in which it operated in Pará. As this is a region of glaring socioeconomic inequality, the project has a
strong influence on the day-to-day life of the families of the small growers that embraced the firm’s
proposal. By making it viable for small family growers to become part of the palm oil production chain
as fruit suppliers, Agropalma enabled these people, who were formerly dedicated only to subsistence
agriculture, to join the dynamic and modern production of the local economy. In order to achieve this,
the firm combined the resources and efforts of the state of Pará government, of the councils of the towns
covered by the project and of BASA, the Amazonia bank, the financial institution responsible for
fostering economic development in the North of Brazil.
ƒ VCP (the pulp and paper production division of the Votorantim group), in Rio Grande do Sul, at the
country’s opposite end, is outlining a strategic project that is vital for the firm’s expansion. Contrary to
pioneering entrepreneurs that entered the region thanks to the magnitude of their strength and power,
VCP tried to establish itself there by developing careful relationship networks with local communities.
Seeking agricultural production partners, it also focused on credit and a technical orientation, not only to
fulfill its raw material needs, but also to promote sustainable socio-environmental development, so that
their presence in the area is a framework for the generation of positive impact. Thus, by now, its
programs encompass small growers from 22 towns in the region10.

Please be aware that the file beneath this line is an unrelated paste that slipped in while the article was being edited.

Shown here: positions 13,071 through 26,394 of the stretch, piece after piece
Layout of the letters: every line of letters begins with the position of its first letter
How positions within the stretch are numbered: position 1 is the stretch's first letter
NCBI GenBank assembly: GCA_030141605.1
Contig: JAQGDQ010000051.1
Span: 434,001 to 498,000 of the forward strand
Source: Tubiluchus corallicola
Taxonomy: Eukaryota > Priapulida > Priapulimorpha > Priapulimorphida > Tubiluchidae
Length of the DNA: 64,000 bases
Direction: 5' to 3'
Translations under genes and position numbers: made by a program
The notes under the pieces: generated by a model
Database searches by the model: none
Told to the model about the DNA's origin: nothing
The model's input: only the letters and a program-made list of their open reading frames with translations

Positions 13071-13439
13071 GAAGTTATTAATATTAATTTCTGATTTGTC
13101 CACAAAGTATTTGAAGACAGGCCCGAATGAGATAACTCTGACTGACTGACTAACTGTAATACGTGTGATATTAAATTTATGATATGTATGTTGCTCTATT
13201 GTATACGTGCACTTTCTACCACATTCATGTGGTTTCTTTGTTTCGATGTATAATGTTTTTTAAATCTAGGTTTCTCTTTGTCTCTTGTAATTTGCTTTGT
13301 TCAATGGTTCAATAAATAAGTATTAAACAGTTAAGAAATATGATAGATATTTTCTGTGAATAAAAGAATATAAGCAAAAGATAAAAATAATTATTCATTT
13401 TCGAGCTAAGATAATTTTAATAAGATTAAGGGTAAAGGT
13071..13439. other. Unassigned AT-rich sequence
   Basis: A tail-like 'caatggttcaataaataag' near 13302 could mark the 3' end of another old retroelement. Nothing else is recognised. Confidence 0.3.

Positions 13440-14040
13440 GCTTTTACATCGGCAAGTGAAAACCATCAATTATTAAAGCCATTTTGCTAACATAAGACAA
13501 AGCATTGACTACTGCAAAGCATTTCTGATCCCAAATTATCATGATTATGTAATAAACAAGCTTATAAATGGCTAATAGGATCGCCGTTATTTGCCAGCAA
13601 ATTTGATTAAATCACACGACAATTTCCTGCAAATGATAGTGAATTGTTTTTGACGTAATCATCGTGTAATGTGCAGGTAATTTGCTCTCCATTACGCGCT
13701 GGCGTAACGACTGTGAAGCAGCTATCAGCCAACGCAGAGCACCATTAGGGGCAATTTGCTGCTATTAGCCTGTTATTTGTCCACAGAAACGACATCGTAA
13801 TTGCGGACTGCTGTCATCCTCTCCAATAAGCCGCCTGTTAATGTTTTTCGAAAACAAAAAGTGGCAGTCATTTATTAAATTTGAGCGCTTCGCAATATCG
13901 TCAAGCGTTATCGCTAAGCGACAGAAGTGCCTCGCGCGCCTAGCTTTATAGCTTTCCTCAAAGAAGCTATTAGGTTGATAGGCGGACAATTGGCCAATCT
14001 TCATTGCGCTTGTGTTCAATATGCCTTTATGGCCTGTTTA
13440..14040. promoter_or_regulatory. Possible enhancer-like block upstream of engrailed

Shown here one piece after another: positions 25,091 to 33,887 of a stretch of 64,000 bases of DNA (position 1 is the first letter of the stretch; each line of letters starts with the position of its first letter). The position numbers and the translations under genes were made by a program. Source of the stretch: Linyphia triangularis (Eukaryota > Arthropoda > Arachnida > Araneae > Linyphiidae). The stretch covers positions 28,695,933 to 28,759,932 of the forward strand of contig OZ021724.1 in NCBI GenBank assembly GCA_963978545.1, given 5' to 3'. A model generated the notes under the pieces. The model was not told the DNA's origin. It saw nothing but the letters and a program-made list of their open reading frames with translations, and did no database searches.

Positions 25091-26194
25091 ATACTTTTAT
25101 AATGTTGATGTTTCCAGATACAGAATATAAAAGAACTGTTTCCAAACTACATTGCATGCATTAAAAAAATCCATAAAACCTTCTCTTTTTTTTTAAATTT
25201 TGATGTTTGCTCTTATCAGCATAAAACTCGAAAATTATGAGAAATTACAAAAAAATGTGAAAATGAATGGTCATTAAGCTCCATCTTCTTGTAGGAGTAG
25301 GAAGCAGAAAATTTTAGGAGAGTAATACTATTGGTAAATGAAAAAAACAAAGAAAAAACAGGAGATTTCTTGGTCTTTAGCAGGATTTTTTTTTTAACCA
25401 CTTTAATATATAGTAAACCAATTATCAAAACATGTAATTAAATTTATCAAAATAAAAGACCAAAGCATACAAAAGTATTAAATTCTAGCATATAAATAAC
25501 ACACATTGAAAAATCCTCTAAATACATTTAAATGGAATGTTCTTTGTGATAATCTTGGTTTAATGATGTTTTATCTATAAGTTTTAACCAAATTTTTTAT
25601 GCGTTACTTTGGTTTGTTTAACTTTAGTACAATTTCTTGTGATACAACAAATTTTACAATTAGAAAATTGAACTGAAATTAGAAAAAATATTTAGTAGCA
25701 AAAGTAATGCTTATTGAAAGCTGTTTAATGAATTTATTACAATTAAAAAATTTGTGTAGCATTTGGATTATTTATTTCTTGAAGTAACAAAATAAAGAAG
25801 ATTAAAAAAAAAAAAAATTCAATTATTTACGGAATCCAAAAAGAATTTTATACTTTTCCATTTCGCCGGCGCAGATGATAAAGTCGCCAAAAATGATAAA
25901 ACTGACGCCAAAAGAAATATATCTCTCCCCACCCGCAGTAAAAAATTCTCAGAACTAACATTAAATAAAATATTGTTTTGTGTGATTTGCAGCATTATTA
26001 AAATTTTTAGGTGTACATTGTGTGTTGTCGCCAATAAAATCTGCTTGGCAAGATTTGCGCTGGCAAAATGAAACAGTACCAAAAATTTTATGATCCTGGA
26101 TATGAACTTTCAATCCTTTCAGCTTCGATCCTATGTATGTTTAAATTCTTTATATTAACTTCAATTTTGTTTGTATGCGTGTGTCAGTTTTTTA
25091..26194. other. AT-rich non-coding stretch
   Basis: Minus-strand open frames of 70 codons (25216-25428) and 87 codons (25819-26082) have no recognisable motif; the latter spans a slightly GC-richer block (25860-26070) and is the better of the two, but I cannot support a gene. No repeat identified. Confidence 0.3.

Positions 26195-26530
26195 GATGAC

Both the entrepreneurial initiatives that arose from social movements and NGOs and those set up by firms
and private corporations share a cross-sector collaboration paradigm. In other words, in order to develop
their underlying ideal and implement it, it is necessary to combine resources and efforts from many sources,
such as public bodies able to provide the conditions for expanding their scale of action; the Third Sector,
with its miscellany of experiences, methods and technologies for dealing with social problems; and corporate
organizations, with their need to make better use of their know-how and management practices in order to
ensure their own sustainability as well as that of the parties covered by their relationship network. Social
entrepreneurship, therefore, adopts the concept of collaborative work as a basic assumption, since, in this
case also, “one swallow does not make a summer”.
Thus, entrepreneurial initiatives are discarding once and for all the concepts of merely assistive action and
dependence, and replacing them by those of emancipation and citizenship. This is not only a terminology
modernization issue, but a radical change in the values that support social welfare actions. It is not enough to
provide help, but rather, it is necessary to equalize social conditions where personal freedom is concerned
since this, as was aptly put by Amartya Sen11, is the condition for the existence of any development process.

8
A plant originally from Mexico, whose leaves produce a very strong fiber, used to make a range of handicrafts. In Spanish, it is
called ‘agave’.
9
Dendê oil or red palm oil is highly appreciated in Brazilian cookery and is made from the fruit of the dendê palm, i.e. the African oil
palm(Elaeis guineensis). Besides its culinary uses, dendê oil can also replace diesel oil. It is it is used in the manufacturing of soap
and candles, the protection of tin plate and steel sheets, the manufacturing of grease and lubricants and in vulcanized articles.
10
The VCP Impact Evaluation and Monitoring System Project is carried out by the CEATS team, under the coordination of
Professors Rosa Maria Fischer and João Teixeira Pires.
11
SEN, Amartya Kumar. Desenvolvimento como liberdade. São Paulo: Companhia das Letras, 2000. 409 p. Bibliography; CDU -
330:300; Nº - 184a. ISBN 8571649782.